Alluvial soils, deposited by floodwaters over thousands of years, cover the Red River valley, Mississippi Alluvial Plain, and other stream valleys. Although erosion has been slight on this level land, the use of improper agricultural methods has resulted in the depletion of organic matter in the soils and consequently in a loss of natural fertility. However, with the use of fertilizers and proper farming methods, these soils have again become productive. Cotton, sugarcane, and other crops are raised on these alluvial soils, and crop yields are generally high.
Red and yellow podzolic soils predominate in the upland sections of Louisiana. These soils are not inherently fertile, being low in organic matter, but are easily worked and highly productive when fertilized. However, the rolling topography of these upland sections makes these soils susceptible to erosion.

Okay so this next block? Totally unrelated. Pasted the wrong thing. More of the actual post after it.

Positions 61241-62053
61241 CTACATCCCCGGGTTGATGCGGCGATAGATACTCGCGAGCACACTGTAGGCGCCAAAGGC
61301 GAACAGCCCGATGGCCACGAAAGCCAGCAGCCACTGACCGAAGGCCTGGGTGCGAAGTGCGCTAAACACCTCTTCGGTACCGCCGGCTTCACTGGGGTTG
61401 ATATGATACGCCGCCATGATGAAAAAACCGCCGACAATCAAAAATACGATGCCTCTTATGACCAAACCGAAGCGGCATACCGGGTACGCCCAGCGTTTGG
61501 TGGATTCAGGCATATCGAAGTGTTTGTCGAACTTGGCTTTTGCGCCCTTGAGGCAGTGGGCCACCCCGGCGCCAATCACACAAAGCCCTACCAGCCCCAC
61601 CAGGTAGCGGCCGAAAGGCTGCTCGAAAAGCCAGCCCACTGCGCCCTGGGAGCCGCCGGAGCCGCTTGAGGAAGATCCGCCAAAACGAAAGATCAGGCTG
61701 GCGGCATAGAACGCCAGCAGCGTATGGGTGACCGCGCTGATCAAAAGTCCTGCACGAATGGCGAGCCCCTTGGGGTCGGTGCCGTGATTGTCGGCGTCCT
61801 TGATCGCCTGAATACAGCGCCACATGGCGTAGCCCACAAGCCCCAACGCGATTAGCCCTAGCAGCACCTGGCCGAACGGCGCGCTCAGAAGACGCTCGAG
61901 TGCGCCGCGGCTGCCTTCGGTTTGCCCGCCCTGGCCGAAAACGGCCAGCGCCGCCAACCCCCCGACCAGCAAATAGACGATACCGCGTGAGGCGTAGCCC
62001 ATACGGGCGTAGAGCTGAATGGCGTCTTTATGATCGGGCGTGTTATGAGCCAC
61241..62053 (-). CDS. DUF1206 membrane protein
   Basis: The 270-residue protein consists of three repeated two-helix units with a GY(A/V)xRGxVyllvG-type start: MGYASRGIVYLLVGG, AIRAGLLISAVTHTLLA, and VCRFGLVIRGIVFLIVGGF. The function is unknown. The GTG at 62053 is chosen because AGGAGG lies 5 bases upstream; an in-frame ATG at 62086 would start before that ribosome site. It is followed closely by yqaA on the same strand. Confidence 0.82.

In southwestern Louisiana prairie soils are underlain by a nearly impervious clay layer that contains water above it, making the region well suited to irrigated rice cultivation. In a belt of coastal marshland soils along the Gulf in southern Louisiana the prohibitive cost of draining the waterlogged land makes agriculture almost impossible. "Louisiana" © Emmanuel BUCHOT, Encarta, Wikipedia
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